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I'm using Bumblebee software to interface my Wisp648 PIC programmer. According to the list of supported files for the Wisp, I should be able to program a PIC16F1829. However, that chip isn't supported by the software.

I decided to try to tweak the program. In the installation directory, I find files like this, 16f84.btd:

Version         = 4
Name            = 16F84
Algorithm       = PIC16
Code            = 1024
Data            = 64
UserID          = 0x2000-0x2003 [F1:0x3F80; F0:0x3F8F]
Configuration   = 0x2007 [PR:0x3FF0]

Or this 16f684.btd:

Version     = 4
Name        = 16F684
Algorithm   = PIC16E
Code        = 2048
Data        = 256
UserID      = 0x2000-0x2003 [F1:0x3F80]
Configuration   = 0x2007 [F1:0x3000; PR:0x00C0]
DeviceID    = 0x1080, 0x3FE0, 0x001F

I now want to make my own file for the 16F1829. I can figure out the functions of these parameters:

  • Name - the name of the chip (probably only used to show it in a list)
  • Code - the amount of program memory in bytes
  • Data - the amount of EEPROM bytes
  • UserID - the locations for a user ID
  • Configuration - the location of the configuration word

What I'm not sure about / don't know:

  • Version - appears to be 4 for most chips, but I don't know why
  • Algorithm - probably a different ICSP version(?) What should I fill in here for the 16F1829?
  • UserID - what does F1 or F2 mean?
  • Configuration - what does F1 or PR mean?
  • DeviceID - although the 16f84 doesn't have a device ID, the 16f684 and the 16f1829 have. But what do the numbers mean?

I searched for the numbers in the relevant datasheet for several chips, but couldn't find them. Could someone with more experience with microchip parts (or general microcontrollers) figure out what all these things mean, and where I can find the numbers for other chips (like the 16F1829)?

I found that Bumblebee doesn't just accept it if you add another file, but I'd still like to know what these numbers mean.


I used the official software, XWisp, to find some more information about the chips, with the info <chip> command:

C:\Users\Camil>xwisp info 16f84
XWisp 1.41, command line mode

Name        : 16F84
ID value    : none
Prog specs  : DS30262e
Code memory : 1024 instructions
Data memory : 64 bytes
Vdd range   :  4.50 -  5.50
Vpp range   : 12.00 - 14.00
Test status : Tested with a real chip.

OK

C:\Users\Camil>xwisp info 16f684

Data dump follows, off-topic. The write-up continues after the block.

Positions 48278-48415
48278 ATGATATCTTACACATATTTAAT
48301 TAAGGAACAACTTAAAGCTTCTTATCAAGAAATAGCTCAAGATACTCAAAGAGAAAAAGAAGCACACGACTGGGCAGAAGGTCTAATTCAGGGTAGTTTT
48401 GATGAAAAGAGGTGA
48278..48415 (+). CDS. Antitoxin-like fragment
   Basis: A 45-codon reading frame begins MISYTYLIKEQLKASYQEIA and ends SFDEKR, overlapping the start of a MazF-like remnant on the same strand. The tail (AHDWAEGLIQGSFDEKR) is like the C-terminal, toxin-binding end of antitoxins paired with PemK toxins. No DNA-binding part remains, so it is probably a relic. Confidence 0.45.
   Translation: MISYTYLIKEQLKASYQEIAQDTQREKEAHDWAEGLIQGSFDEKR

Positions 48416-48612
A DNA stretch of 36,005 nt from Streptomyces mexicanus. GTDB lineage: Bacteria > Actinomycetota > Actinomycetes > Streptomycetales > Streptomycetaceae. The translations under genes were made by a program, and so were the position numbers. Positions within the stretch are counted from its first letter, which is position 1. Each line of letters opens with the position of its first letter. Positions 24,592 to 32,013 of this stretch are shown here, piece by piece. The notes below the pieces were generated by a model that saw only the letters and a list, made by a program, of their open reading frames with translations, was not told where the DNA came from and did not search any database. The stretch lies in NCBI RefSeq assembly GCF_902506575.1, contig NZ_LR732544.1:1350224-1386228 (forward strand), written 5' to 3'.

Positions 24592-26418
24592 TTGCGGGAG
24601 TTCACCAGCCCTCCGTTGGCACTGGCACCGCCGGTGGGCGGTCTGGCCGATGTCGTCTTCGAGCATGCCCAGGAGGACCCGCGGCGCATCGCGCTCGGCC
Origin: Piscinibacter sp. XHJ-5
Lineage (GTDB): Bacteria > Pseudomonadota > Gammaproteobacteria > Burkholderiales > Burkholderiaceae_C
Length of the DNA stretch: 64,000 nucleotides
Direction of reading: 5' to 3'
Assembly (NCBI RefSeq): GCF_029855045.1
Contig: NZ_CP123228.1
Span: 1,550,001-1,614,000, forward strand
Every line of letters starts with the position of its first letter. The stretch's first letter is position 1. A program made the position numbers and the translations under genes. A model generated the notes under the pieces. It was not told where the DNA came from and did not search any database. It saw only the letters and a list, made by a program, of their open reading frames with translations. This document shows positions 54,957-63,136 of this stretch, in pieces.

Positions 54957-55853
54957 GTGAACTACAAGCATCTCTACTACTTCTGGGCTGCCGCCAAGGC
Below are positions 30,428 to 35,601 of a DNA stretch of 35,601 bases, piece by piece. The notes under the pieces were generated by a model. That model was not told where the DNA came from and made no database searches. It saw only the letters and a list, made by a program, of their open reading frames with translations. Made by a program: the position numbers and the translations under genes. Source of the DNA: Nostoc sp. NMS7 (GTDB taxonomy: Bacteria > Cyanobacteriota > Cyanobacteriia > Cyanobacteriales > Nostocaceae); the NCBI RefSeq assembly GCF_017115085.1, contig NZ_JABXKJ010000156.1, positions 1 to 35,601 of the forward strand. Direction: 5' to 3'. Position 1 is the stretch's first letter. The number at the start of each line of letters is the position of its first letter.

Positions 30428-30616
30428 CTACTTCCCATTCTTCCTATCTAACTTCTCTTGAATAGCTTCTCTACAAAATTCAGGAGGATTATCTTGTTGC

XWisp 1.41, command line mode

Name        : 16F684
ID value    : 1080
Prog specs  : DS41204G
Code memory : 2048 instructions
Data memory : 256 bytes
Vdd range   :  4.50 -  5.50
Vpp range   : 10.00 - 13.00
Test status : Tested with a real chip.

OK

C:\Users\Camil>xwisp info 16f1829
XWisp 1.41, command line mode

Name        : 16F1829
ID value    : 27E0
Prog specs  : DS41390C
Code memory : 8192 instructions
Data memory : 256 bytes
Vdd range   :  2.10 -  5.50
Vpp range   :  8.00 -  9.00
Test status : Implemented from specs, NOT tested with a real chip.

OK

This might be useful information (I don't know).

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    \$\begingroup\$ The list of PICs supported by the wisp648 that you refer to is probably the list for xwisp. A large part of the support for a particular chip is in the PC software. \$\endgroup\$ – Wouter van Ooijen May 26 '13 at 12:36
  • \$\begingroup\$ @WoutervanOoijen I see, thanks for your reply. I figured Bumblebee wouldn't be able to use the file, but still wanted to know what these mysterious numbers mean :) (I don't really need this information, XWisp works fine as well) \$\endgroup\$ – Keelan May 26 '13 at 12:41
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  • Version : I have no idea
  • Algorithm : the wisp648 firmware has a number of algorithms implemented. Check that firmware to see what each number means. Another angle: find a chip that has the same programming commands (check the programming specifcations document) and use that algorithm nuber for your chip
  • UserID : probably the address of the user ID locations in the chip - IFAIK never used
  • Configuration - what does F1 or PR mean : might be the fixed bits??
  • DeviceID - But what do the numbers mean? : No meaning, simply an identification of the chip.
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